Allianz sold to Anbang for $3M
The acquisition price, revealed a day after the deal was announced, sent shockwaves across the Korean financial community, given that Allianz Life Insurance is currently the country’s 11th-largest insurer with assets over 16.65 trillion won.
Allianz Group spent 400 billion won to acquire the company in 1999 when it was Cheil Life Insurance and the industry’s fourth-largest firm. It has since carried out seven stock issuances amounting to 850 billion won.
Alliance Life has yet to elaborate on the reasons for the low price, and no one from the company was available for comment.
“I heard the news about the acquisition price, but I couldn’t trust whether or not the number is true,” said an analyst in charge of the insurance sector at one of Korea’s top three brokerages who requested anonymity. “The $3 million is impossibly small considering the price suggested at the first bidding and considering the value of the firm’s license [as the Korean government doesn’t grant a life insurance business licenses anymore].”
IBK Investment & Securities was rejected after bidding 200 billion won.
The analyst speculated that the Korean office must have massive amounts of bad debt and insolvent assets.
Allianz Korea has struggled with falling income from insurance premiums and net profits.
The company’s assets rose 4.3 percent last year to total 16.65 trillion won, according to the 2015 business report unveiled last week. But of those assets, liabilities accounted for nearly 94 percent, or 15.65 trillion won, while the company only had capital of about 9.9 trillion won.
Allianz Korea has continued to record net losses for the past few years, except for in 2014 when it yielded a small net profit of 6.4 billion won. The firm faced a net loss of 87.4 billion won last year, the worst in the past few years, followed by 51.3 billion won in 2013 and 20 billion won in 2012.
The company has posted net losses in eight of the 17 years since its acquisition by Allianz Group.
“Liabilities expanded last year as we found the company needs to place more money in reserves for insurance payouts,” the company said.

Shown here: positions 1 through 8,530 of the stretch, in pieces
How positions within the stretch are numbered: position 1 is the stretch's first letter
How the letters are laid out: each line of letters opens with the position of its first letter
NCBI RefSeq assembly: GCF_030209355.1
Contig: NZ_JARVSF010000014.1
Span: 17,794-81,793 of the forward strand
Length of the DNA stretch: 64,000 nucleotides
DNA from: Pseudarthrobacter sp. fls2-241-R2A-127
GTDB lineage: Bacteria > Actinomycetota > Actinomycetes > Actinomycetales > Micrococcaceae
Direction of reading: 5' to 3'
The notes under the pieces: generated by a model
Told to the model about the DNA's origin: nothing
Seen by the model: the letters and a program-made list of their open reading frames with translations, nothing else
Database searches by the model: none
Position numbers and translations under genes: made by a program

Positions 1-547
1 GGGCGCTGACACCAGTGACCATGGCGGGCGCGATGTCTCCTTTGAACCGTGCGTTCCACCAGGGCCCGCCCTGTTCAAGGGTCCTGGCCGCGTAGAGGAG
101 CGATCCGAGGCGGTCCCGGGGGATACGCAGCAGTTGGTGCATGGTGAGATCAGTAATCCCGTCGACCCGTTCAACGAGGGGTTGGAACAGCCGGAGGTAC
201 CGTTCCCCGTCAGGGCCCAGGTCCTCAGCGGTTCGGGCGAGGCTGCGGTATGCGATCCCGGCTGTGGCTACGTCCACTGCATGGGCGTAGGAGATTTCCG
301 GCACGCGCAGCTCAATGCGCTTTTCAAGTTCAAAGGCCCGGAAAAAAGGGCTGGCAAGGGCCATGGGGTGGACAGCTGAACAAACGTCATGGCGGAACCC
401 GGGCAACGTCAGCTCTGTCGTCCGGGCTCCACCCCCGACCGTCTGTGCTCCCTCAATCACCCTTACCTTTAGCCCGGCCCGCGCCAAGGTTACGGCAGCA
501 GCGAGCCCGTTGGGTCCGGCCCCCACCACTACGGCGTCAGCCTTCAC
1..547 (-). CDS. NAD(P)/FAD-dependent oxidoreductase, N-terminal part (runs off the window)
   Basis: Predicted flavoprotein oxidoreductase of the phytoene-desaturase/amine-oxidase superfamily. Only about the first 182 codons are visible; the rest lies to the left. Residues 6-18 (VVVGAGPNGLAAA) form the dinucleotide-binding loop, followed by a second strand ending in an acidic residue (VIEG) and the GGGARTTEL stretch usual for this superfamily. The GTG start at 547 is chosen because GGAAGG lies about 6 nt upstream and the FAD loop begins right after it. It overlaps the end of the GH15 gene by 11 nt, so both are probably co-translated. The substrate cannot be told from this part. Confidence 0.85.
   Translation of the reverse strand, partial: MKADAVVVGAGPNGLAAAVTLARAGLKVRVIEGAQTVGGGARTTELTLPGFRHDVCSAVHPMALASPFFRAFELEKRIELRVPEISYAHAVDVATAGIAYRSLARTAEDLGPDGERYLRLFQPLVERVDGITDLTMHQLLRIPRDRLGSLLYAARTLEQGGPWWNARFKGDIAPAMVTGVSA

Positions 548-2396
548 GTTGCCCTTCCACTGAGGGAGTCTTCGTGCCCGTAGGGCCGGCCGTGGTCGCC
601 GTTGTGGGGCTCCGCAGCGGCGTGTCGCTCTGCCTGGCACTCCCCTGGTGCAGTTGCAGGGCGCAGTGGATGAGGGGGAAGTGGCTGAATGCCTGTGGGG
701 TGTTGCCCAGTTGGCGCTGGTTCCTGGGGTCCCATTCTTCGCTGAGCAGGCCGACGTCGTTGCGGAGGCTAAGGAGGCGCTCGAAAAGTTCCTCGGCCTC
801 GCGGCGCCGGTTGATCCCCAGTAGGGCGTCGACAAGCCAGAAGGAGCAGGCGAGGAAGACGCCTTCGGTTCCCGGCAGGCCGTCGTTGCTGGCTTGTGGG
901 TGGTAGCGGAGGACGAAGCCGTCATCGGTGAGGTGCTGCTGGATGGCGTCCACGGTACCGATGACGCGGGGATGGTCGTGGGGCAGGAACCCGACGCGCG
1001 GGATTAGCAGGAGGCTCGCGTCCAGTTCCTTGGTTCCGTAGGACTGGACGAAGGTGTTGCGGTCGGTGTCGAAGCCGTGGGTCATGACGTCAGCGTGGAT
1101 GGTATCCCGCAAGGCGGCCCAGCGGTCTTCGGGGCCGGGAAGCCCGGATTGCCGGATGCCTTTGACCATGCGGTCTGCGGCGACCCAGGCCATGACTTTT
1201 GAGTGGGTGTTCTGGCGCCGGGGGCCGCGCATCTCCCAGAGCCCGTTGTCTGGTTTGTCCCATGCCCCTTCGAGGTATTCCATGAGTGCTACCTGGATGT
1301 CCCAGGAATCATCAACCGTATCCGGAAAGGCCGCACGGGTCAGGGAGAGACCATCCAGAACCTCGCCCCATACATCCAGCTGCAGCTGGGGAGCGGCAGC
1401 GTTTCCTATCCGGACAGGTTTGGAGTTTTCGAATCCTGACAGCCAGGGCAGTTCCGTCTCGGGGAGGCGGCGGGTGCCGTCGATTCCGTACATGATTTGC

Industry insiders say that Allianz must have decided on a cheap sell-off, as its products with long-term contracts and high interests rates of between 7 and 8 percent that it has sold the past few decades have continued to take bites out of its margins.
The industry estimates that Allianz Korea still has about 600 billion won in liabilities to pay out.
It has also fallen behind its competitors when it comes to winning new contracts. In January alone, the firm has only made about 956,400 new contracts, down 2.1 percent compared to the previous month.
As the size of its liabilities expands, Allianz Korea has seen its risk prevention allowance continue to shrink.
The financial regulator has set the risk-based capital (RBC) ratio requirement at a minimum of 100 percent of the potential risk value to handle any problems that could occur from deficit operation, bad debt or an excessive surge in insurance payouts.
Allianz Korean office had faced its RBC ratio falling to 183 percent, which is lower than the life insurers’ average at 297 percent as of last year, according to the Financial Supervisory Service.
The firm’s RBC ratio hit 217 percent in 2013 but has declined since, and industry insiders speculate that the German insurer had to issue additional securities worth at least 100 billion won to reach that figure.
Another factor of the German insurer’s cheap sell-off was the new capital requirement pushed by the European Union called the Solvency II Directive, the industry insiders said.
Starting this year, the capital requirements for all European life insurers will be calculated taking into account estimated losses for the next 12 months, forcing them to keep more cash in reserves.
Insiders speculated that meeting the new requirement could cost Allianz Korea an additional 1 trillion won.
BY KIM JI-YOON [firstname.lastname@example.org]